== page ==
A clerk at Macon Municipal Court is in jail after investigators with the State Auditor's Office alleged she stole more than $2,000 in court fines between January 2018 and July 2019.
When Rotarians asked Col. Seth Graham to speak to their club about the newly launched Space Force, Graham -- whose specialty as commander of the 14th Flying Training Wing at Columbus Air Force Base is training pilots how to fly airplanes -- decided he had some research to do.
Columbus Police Chief Fred Shelton said there have been times in his 30-plus year career as a police officer when he's responded to a call and had the complainant say, "I didn't want a Black police officer."
Tennessee Valley Authority has designated the Golden Triangle region a Rural Certified Community, recognizing its preparedness for industrial development and investment.
Gene Smith had just released two bombs in the sky over North Vietnam on Oct. 25, 1967, and was pulling out of a dive in his F-105 Thunderchief aircraft when the plane was hit by enemy fire.
Two days after Gov. Tate Reeves issued an executive order relaxing some restrictions put in place to curb the spread of COVID-19, executives with Eat With Us Group met to discuss how the order would affect policies at the company's restaurants.
Betty Clyde Sharp almost didn't make it to the Columbus Exchange Club's weekly meeting on Thursday.
She had an early morning doctor's appointment in Birmingham. On her way back, she received a text saying Exchange Club President Jerry Fortenberry would be speaking at the meeting, which was at noon at Lion Hills Center.
Back in April, Contact Helpline, the Columbus-based crisis line manned by volunteers who talk with people throughout the Golden Triangle struggling with suicidal urges and other mental health issues, began to receive a higher number of calls than usual.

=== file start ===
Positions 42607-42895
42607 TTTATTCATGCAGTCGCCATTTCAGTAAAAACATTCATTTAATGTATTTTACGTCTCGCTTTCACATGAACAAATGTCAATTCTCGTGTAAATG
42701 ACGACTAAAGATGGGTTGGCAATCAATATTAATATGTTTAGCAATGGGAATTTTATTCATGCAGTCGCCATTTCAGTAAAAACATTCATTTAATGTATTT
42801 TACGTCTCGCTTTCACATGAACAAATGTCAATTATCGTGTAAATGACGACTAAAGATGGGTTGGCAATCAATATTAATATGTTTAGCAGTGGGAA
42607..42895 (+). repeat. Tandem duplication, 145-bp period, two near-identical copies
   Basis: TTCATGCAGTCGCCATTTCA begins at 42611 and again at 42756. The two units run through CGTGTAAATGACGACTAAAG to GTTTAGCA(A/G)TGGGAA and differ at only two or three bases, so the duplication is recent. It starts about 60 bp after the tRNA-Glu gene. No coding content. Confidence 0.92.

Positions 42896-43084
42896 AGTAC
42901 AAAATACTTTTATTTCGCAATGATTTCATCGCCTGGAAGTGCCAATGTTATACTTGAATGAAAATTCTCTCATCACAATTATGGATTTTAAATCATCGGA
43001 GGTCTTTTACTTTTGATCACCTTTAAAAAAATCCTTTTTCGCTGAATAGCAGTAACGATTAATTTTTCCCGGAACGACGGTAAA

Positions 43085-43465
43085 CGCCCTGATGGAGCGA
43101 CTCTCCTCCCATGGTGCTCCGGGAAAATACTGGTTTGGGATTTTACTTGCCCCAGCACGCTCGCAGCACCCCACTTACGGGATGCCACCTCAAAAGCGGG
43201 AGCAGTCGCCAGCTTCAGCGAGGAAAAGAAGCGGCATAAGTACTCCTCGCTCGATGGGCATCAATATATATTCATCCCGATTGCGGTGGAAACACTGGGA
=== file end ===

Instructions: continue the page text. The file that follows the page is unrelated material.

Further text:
When Susie Summerville first started as head of Columbus Municipal School District's custodial services, she found a picture of herself in the hallway of what was then Lee Middle School.
A Lowndes County man who has been on death row more than 20 years is entitled to a new trial, the Mississippi Supreme Court ruled.
Since she began working for Baptist Behavioral Health Clinic in 2009, clinical coordinator Amanda Coleman says she's seen a definite increase in the number of patients with drug addiction and the severity of their problems.
A Columbus native convicted and later exonerated in the death of her infant son has filed a petition in Hinds County Chancery Court requesting a judge change the cause of death from "homicide" to "undetermined" on her son's death certificate.
Columbus Municipal School District's Board of Trustees approved a budget for Fiscal Year 2020-21 of just more than $48 million at a special-call meeting last week.
The first H125 helicopter assembled at Airbus' Lowndes County facility for the U.S. Customs and Border Protection has already been delivered to Detroit, Michigan, for CBP agents to use during operations.
Courtney Taylor had been executive director for the Communiversity and workforce training at East Mississippi Community College for four months before the COVID-19 pandemic forced the college to send all its students home, leaving the brand new 143,000 square-foot advanced manufacturing training center on Highway 82 empty.
In a trench behind an apartment complex off Highway 182 in west Starkville Thursday, a team of paleontologists were gathering handfuls of 66 million-year-old fossils.
Mississippi Department of Education has given a waiver to Lowndes County School District, Starkville-Oktibbeha Consolidated School District and other districts around the state, allowing them to scale back the school year to 170 days for students.
Starkville water park Wet N Wild has sued Oktibbeha County for breach of contact, alleging county officials' failure to maintain the Oktibbeha Lake dam's levee violated its lease with the park.
With less than two weeks until school starts back for students in Starkville-Oktibbeha Consolidated School District, questions about virtual versus in-person learning dominated discussion at Tuesday evening's board of trustees meeting.
The Environmental Protection Agency has released proposed plans for removing contaminated soil from 11 private properties around the former Kerr-McGee plant on 14th Avenue North, as part of the ongoing cleanup process at the old industrial site.
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